The techniques below can help ensure a successful experience before, during, and after the interview.

Before the Interview

Interviews are like class assignments–they require research. Candidates should spend time learning as much as possible about the company and the specifics of the job. The goal is to be able to have an intelligent and informed conversation about the company. They should practice these conversations with fellow students to get comfortable.

Candidates can learn about the interviewers from online sources like LinkedIn and Google. This research provides common ground and topics for conversation. They can anticipate questions that will be asked and develop responses in advance. Candidates should also come prepared to speak very specifically about their three top strengths, with reinforcing examples.

It is important to bring questions to the interview as well. This is another opportunity to show thought and interest in the company. Candidates should just be sure their questions have not already been answered elsewhere.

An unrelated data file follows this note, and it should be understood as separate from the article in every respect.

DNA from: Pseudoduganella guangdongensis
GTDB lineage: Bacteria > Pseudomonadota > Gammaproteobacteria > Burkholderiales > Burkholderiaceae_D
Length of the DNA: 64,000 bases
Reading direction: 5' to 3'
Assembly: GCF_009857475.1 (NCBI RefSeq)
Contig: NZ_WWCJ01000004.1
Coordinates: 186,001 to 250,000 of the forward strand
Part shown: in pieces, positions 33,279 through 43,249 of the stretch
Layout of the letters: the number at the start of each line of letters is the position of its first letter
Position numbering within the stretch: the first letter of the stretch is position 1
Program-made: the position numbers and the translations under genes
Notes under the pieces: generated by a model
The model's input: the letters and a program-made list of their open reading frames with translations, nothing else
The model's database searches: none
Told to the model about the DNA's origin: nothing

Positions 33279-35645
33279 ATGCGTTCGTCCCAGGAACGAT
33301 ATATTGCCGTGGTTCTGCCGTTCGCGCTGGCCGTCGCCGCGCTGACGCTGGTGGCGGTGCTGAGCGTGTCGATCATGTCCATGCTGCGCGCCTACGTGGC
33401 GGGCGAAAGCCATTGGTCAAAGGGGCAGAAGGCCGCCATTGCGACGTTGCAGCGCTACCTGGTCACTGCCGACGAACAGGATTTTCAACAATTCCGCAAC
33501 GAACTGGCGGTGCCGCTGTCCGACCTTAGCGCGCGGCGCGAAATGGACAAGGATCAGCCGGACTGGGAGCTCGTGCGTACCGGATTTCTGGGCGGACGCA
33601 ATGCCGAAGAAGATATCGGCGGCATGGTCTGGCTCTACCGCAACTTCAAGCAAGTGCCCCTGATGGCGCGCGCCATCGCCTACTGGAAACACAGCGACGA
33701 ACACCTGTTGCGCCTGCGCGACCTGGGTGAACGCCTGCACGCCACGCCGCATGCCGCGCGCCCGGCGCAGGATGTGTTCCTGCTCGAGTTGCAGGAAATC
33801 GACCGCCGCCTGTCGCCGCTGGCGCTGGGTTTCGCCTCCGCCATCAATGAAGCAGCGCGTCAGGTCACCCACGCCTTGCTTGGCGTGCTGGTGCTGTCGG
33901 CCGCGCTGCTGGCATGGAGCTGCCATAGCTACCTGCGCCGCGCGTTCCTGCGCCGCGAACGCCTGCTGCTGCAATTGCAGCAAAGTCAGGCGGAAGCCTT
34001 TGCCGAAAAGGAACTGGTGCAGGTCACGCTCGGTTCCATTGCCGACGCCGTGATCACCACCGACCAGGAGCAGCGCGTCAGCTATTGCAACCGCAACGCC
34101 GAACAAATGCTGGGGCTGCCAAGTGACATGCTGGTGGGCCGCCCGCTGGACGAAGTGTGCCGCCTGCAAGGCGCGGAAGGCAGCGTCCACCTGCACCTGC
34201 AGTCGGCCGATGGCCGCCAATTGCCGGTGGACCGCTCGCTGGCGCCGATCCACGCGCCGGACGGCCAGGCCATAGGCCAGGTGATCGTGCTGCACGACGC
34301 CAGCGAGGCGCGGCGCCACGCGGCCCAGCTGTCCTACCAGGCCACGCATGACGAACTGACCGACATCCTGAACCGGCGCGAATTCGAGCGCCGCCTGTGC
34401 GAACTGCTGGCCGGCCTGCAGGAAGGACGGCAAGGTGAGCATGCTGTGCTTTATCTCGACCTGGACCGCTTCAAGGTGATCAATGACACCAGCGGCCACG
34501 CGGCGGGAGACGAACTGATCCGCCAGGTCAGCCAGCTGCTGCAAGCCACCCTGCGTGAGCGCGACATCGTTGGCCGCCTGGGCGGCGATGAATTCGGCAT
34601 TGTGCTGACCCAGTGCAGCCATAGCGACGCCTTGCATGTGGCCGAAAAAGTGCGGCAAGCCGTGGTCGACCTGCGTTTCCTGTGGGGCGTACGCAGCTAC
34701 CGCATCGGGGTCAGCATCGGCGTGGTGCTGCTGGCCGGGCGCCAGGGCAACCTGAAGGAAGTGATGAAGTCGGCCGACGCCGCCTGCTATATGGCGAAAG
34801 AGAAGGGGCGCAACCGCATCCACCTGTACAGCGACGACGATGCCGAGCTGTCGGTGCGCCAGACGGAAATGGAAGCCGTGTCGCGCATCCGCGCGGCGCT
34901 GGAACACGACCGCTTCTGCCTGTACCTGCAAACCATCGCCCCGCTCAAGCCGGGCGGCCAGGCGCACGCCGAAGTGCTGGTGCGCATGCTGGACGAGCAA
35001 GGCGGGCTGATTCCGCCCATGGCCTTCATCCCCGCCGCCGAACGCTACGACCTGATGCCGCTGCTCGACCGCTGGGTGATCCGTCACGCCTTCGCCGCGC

During the Interview

First impressions are very important. Candidates must dress professionally, be on time, behave politely, and use body language that reflects calm confidence. When invited to share information about themselves, candidates should present that information clearly and concisely, without rambling on. They should avoid the tendency to talk too much and too fast. In an interview situation less is always more.

Sometimes candidates will make mistakes when answering questions. In this scenario, they should keep calm and ask for the opportunity to restate an answer. Sometimes candidates will simply not have answers to certain questions. They should be honest and admit they do not have a good answer.

Candidates should ask questions that show interest in the company, not an interest in themselves, including questions that extend beyond the company to the industry and global affairs.

After the Interview

Candidates should always follow up with personal notes thanking interviewers for the opportunity to meet.



In the business world, individuals must attempt to understand their unique gifts and contributions and use that understanding to effect change in their organizations. This process requires self-reflection and having the determination to follow one’s “passion, imagination, and vision.”

Study–Finish What You Start